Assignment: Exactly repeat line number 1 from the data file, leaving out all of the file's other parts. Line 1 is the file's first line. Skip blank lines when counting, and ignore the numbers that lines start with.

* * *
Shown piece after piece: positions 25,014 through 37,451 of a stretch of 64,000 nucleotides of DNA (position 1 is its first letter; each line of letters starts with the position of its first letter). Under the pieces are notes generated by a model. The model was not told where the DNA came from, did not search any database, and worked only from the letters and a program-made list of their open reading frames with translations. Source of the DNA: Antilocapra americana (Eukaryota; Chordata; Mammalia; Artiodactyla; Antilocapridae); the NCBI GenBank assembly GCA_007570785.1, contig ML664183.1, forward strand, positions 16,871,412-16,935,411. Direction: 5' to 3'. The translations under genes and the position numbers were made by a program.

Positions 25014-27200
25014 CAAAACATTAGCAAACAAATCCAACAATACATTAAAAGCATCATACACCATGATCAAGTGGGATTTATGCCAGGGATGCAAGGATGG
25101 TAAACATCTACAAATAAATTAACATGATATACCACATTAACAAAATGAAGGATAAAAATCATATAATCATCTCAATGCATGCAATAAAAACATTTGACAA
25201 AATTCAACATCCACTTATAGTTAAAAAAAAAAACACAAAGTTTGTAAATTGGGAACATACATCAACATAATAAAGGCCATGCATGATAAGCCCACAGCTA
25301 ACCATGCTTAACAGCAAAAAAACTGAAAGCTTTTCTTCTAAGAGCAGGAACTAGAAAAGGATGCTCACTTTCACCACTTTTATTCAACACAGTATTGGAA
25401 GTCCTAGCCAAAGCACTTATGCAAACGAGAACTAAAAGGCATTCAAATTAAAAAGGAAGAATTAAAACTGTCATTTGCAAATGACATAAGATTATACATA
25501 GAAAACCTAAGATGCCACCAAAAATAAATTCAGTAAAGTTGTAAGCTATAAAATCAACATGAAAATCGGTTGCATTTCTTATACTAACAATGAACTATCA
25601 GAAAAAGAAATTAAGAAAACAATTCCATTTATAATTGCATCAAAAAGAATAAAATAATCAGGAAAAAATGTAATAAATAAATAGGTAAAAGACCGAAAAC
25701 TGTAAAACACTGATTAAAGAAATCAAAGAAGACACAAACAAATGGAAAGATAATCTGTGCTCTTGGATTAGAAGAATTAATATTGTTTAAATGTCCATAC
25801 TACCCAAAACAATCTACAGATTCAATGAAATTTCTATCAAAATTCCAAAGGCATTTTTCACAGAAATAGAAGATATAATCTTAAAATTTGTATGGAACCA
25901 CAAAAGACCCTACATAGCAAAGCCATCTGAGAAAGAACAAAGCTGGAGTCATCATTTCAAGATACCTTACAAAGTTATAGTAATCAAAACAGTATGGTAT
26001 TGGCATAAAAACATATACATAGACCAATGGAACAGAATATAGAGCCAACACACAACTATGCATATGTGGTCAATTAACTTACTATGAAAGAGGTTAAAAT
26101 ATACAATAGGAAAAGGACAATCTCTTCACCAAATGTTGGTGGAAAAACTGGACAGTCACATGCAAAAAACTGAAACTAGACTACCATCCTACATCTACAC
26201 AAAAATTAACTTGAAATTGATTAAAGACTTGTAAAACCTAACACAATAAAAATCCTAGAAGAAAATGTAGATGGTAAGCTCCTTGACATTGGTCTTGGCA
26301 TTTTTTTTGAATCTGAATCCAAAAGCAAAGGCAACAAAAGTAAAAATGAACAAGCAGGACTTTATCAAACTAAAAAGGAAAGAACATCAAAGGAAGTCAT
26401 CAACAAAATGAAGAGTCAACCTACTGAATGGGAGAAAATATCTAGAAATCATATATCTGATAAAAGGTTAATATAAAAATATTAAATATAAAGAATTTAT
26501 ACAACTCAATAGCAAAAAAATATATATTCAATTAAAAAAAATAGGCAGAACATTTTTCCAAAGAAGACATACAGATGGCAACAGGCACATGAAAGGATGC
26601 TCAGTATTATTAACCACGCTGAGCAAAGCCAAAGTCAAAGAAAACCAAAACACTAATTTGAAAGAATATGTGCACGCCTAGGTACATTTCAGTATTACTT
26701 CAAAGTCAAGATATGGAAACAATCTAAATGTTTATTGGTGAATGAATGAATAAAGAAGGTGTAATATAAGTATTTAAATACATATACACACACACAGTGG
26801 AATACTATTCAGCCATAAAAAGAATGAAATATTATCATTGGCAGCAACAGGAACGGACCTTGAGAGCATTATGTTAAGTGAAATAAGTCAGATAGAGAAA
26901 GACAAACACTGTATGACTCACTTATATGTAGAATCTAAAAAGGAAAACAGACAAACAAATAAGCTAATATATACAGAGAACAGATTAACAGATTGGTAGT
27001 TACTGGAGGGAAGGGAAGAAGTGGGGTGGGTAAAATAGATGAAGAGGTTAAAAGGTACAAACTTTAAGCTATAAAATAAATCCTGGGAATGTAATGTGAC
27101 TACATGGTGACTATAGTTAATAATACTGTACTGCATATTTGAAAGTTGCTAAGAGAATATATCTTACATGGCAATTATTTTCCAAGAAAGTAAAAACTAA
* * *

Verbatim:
Shown piece after piece: positions 25,014 through 37,451 of a stretch of 64,000 nucleotides of DNA (position 1 is its first letter; each line of letters starts with the position of its first letter). Under the pieces are notes generated by a model. The model was not told where the DNA came from, did not search any database, and worked only from the letters and a program-made list of their open reading frames with translations. Source of the DNA: Antilocapra americana (Eukaryota; Chordata; Mammalia; Artiodactyla; Antilocapridae); the NCBI GenBank assembly GCA_007570785.1, contig ML664183.1, forward strand, positions 16,871,412-16,935,411. Direction: 5' to 3'. The translations under genes and the position numbers were made by a program.